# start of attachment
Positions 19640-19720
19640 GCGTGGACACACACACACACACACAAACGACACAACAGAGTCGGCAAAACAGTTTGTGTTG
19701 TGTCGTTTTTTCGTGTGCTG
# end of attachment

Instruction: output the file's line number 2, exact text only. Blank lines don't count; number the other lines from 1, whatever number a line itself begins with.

19640 GCGTGGACACACACACACACACACAAACGACACAACAGAGTCGGCAAAACAGTTTGTGTTG